The lights are on, the buildings rise high and a tangle of trains zoom in and out of Shinagawa, one of Tokyo’s liveliest wards. Shinagawa builds on old land and new ideas, embracing innovation while treasuring its past.

1. Be Mesmerized by Edo Kiriko Glass at Kiriko Toriko

A traditional craft from the late 19th century, Edo kiriko glass has been a thing of beauty for more than 100 years. This intricately patterned cut glassware is the pride of Tokyo, and especially in Shinagawa. For exquisite Edo kiriko glassware, that’s exactly where you should go.

Kiriko Toriko is run by award-winning artisan Ryoko Nakamiya, who came up with the name by combining her love of birds (tori in Japanese) and kiriko glass. Her handmade items are one-of-a-kind. Thoughtfully crafted to play with light, creating colorful refractions of light as it hits the glass. Inspired by the elements, flora and fauna and even deities, Kiriko Toriko’s glassware is well worth a visit just to witness its beauty. If it captivates you, buy a few pieces to enjoy the mesmerizing experience at home.

2. Taste Inishie Aged Sake

Shinagawa’s Inishie Sake shop is located inside a private 100-year-old house. This trusted seller has become a local institution with its selection of more than 150 different kinds of aged sake. You can taste any of them for a small fee, whether you simply want to try some new flavors or help you choose the best sake to buy and take home. Knowledgeable shop staff is on hand to assist you. You’ll find barrel-aged sake, decades-old vintage sake and brands from across the country. There are affordable bottles starting at around ¥2,000 up to limited-edition tipples worth about ¥550,000 per bottle. 

The shop also holds occasional events such as food pairing workshops and sake seminars.

3. Indulge in a Gourmet Evening Cruise

Shinagawa boasts the best cruises in Tokyo due to its geography — it lies partially in Tokyo Bay, with access to multiple rivers. The yakatabune is a Japanese traditional lantern-adorned boat serving gourmet cuisine, often paired with a nighttime view of the city. There is often tatami mat seating and traditional music. Tokyo shines brightly at night and cruises down Sumida River pass riverbanks lined with some of Tokyo’s most prominent landmarks, from Tokyo Skytree to the Rainbow Bridge in Odaiba. Our recommended route is a trip between Asakusa and Tennozu Isle. Visit the official Shinagawa Yakatabune Funasei website for booking information.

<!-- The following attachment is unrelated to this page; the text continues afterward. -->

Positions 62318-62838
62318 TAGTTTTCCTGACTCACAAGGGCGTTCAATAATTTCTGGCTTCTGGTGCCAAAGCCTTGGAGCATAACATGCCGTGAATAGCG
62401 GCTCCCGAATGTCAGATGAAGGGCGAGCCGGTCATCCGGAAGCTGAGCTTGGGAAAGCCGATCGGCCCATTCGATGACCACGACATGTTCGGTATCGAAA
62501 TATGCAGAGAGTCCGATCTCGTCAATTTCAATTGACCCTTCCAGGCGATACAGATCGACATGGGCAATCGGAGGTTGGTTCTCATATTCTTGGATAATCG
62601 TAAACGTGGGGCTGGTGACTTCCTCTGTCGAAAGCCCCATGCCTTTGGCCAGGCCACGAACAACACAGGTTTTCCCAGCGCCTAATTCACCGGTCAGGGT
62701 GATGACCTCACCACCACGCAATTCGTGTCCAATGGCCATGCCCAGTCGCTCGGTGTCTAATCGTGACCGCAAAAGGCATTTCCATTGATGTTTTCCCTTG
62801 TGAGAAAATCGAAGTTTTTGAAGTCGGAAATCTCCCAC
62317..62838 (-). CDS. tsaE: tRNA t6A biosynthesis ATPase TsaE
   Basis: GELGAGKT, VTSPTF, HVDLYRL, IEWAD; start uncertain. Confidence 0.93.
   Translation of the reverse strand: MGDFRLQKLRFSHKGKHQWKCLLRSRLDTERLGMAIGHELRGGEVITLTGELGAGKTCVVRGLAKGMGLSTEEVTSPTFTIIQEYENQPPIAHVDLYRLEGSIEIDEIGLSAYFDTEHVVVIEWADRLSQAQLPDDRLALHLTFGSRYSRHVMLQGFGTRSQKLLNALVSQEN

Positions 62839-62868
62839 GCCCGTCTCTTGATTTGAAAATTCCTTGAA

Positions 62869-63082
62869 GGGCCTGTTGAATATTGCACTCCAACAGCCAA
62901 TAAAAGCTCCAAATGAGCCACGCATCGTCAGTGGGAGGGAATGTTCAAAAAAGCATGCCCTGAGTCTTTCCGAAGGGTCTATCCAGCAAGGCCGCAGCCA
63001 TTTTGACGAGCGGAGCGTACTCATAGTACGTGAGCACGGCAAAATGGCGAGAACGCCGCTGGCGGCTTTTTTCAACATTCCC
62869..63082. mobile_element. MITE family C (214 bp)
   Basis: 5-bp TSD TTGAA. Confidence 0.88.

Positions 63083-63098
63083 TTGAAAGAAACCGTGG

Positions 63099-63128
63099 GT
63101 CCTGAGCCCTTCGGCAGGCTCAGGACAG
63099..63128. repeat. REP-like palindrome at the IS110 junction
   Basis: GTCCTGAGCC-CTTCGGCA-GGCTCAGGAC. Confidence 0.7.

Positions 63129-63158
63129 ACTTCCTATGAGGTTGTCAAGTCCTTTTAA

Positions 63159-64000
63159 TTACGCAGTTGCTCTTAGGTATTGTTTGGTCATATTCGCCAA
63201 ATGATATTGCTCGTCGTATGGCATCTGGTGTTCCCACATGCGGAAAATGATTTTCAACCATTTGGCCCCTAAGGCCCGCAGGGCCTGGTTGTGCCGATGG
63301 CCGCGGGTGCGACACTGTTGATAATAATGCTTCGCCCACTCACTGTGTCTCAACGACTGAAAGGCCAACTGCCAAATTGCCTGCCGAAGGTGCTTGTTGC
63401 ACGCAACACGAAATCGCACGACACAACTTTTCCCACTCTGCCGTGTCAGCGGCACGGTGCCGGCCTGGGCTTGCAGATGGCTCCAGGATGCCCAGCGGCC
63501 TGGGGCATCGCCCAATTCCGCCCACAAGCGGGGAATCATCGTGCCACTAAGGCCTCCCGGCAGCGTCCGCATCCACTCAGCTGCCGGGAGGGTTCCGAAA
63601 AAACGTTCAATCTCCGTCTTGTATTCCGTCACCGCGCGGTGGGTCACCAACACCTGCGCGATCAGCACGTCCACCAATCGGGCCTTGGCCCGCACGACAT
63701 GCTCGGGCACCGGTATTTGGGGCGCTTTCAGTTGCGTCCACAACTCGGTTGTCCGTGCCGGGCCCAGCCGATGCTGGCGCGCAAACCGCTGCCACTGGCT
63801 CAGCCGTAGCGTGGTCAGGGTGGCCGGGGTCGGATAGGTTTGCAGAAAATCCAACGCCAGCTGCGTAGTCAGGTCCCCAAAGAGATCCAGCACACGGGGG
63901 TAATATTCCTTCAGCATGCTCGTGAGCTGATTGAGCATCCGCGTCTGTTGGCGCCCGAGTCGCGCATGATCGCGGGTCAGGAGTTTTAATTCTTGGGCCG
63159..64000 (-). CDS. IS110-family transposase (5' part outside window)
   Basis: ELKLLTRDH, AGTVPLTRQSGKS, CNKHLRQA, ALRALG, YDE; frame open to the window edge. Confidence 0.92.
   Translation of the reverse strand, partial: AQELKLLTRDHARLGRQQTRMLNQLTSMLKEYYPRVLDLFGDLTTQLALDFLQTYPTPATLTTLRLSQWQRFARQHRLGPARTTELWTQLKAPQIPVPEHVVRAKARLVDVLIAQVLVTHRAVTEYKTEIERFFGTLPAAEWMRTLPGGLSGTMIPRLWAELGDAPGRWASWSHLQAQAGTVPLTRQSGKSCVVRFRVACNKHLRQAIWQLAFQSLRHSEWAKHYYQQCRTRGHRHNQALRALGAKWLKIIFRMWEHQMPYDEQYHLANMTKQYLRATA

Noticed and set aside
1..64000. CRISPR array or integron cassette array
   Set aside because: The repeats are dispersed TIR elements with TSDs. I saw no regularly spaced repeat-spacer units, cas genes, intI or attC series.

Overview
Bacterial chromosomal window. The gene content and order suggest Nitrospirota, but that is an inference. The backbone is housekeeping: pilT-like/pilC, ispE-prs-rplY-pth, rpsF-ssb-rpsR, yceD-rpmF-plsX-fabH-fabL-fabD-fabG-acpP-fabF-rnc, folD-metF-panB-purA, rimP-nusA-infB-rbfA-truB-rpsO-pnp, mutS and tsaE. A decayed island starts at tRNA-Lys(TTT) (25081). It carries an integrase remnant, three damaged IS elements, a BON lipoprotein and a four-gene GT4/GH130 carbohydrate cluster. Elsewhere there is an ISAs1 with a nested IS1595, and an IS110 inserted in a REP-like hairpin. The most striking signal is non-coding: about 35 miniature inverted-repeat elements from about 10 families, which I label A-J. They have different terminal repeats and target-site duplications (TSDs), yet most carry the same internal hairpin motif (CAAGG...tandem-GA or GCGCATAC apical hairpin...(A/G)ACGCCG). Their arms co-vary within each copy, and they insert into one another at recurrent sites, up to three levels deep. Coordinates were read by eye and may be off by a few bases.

4. Visit the Avant-garde Tennozu Art Island

The artificial island Tennozu has embraced contemporary art with numerous museums, galleries, murals and art facilities. Tennozu is home to Kengo Kuma-designed Pigment Tokyo; WHAT MUSEUM, a collectors’ museum of contemporary art; and Bond Street.

One of the island’s crowning art events is the annual Tennoz Art Festival, encompassing mural creations and sculptures around Tennozu. Ongoing until December 31, the whole area becomes both a canvas and a gallery. There have been 12 creations through this festival to date, such as “‘The Shamisen’ Shinagawa 2019” by ARYZ and “Oracle Bone Script Connection” by Stachu Szumski. The Tennoz Art Festival 2022 unveils 12 more works this year.

Head to WHAT CAFE for more art and top-notch coffee. The bright 800m² space exhibits and sells work by contemporary Japanese artists, with constantly changing exhibitions and events.

5. Copy Sutras at a Yougyoukin Temple

Yougyoukin Temple is an important historical temple, dating back to the late 16th century. It has gone through tumultuous periods and misfortunes, but was rebuilt every time. It is now a designated tangible cultural property of Shinagawa. Every first Saturday of the month, Yougyoukuin Temple offers Buddhist sutra copying sessions to the public.

Copying sutras is known for its meditative nature, being a source of calm for many spiritual people. The temple acknowledges that the sheer intensity and fast pace of modern life are reason enough for anyone to need a quiet moment. Engaging in a still practice such as sutra copying is a good fit. They are especially considerate to foreign visitors, allowing for ample time to practice.

Bonus: 4 Winter Illuminations to See in Shinagawa

Don’t miss out on Shinagawa’s illuminations this winter:

1. Oimachi Illumination at Oimachi Station Plaza, Oct 29–Jan 9
2. Tokyo Mega Illumination at Oi Racecourse, Oct 15–Jan 9
3. Meguro River Minna no Illumination along the Meguro River (Gotanda and Osaki areas), Nov 11–Jan 8
4. Nishi Koyama Illumination at Nishi-koyama Station Square, Feb 3–Mar 21 (subject to change)

For up-to-date info, check out Shinagawonder on Instagram.


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